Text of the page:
Americium is a synthetic radioactive chemical element with the symbol Am and atomic number 95. It is a transuranic member of the actinide series, in the periodic table located under the lanthanide element europium and was thus named after the United States by analogy. Americium was first produced in 1944 by the group of Glenn T. Seaborg from Berkeley, California, at the Metallurgical Laboratory of the University of Chicago, as part of the Manhattan Project. Although it is the third element in the transuranic series, it was discovered fourth, after the heavier curium. The discovery was kept secret and only released to the public in November 1945. Most americium is produced by uranium or plutonium being bombarded with neutrons in nuclear reactors – one tonne of spent nuclear fuel contains about 100 grams of americium. It is widely used in commercial ionization chamber smoke detectors, as well as in neutron sources and industrial gauges. Several unusual applications, such as nuclear batteries or fuel for space ships with nuclear propulsion, have been proposed for the isotope 242mAm, but they are as yet hindered by the scarcity and high price of this nuclear isomer.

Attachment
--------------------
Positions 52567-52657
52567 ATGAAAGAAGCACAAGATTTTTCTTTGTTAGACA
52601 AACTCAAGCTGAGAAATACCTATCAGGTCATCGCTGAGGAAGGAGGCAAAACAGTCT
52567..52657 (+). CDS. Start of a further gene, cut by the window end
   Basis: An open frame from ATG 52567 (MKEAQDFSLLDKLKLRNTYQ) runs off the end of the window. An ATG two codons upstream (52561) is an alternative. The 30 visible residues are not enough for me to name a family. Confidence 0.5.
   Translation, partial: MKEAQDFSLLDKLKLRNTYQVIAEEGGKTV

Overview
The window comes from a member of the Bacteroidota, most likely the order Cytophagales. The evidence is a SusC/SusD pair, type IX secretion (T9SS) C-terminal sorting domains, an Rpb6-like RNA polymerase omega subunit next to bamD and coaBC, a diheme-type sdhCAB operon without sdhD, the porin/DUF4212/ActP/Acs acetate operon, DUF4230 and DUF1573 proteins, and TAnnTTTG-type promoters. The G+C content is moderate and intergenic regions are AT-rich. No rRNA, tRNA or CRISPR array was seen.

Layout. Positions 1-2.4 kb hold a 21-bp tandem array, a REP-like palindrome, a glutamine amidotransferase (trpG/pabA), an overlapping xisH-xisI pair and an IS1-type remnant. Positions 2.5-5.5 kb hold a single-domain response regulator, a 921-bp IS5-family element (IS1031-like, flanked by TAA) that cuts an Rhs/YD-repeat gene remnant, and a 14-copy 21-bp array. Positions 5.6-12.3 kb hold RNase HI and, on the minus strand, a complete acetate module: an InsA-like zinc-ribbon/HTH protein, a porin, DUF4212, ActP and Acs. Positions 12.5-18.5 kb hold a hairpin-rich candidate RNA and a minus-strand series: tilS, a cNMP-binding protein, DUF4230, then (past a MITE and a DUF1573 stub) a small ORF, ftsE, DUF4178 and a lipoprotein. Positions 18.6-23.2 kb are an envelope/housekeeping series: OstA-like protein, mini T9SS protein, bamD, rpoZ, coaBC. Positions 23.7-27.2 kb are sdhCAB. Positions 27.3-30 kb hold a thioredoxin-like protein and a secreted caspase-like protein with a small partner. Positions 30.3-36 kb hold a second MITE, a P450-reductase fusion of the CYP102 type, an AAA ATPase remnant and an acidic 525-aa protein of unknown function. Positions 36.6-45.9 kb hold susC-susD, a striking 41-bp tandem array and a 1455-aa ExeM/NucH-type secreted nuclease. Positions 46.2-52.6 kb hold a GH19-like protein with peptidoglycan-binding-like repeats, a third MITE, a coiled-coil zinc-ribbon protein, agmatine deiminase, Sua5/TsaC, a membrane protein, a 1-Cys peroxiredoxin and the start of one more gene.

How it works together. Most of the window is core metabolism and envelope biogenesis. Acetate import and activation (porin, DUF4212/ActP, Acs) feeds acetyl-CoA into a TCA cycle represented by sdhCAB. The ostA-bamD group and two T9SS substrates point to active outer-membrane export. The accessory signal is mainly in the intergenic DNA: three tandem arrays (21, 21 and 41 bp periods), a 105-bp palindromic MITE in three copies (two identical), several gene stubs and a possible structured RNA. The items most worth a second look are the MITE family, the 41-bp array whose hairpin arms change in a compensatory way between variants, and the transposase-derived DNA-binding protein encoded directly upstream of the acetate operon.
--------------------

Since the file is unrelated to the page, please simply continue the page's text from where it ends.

Americium is a relatively soft radioactive metal with silvery appearance. Its most common isotopes are 241Am and 243Am. In chemical compounds, americium usually assumes the oxidation state +3, especially in solutions. Several other oxidation states are known, ranging from +2 to +7, and can be identified by their characteristic optical absorption spectra. The crystal lattices of solid americium and its compounds contain small intrinsic radiogenic defects, due to metamictization induced by self-irradiation with alpha particles, which accumulates with time; this can cause a drift of some material properties over time, more noticeable in older samples.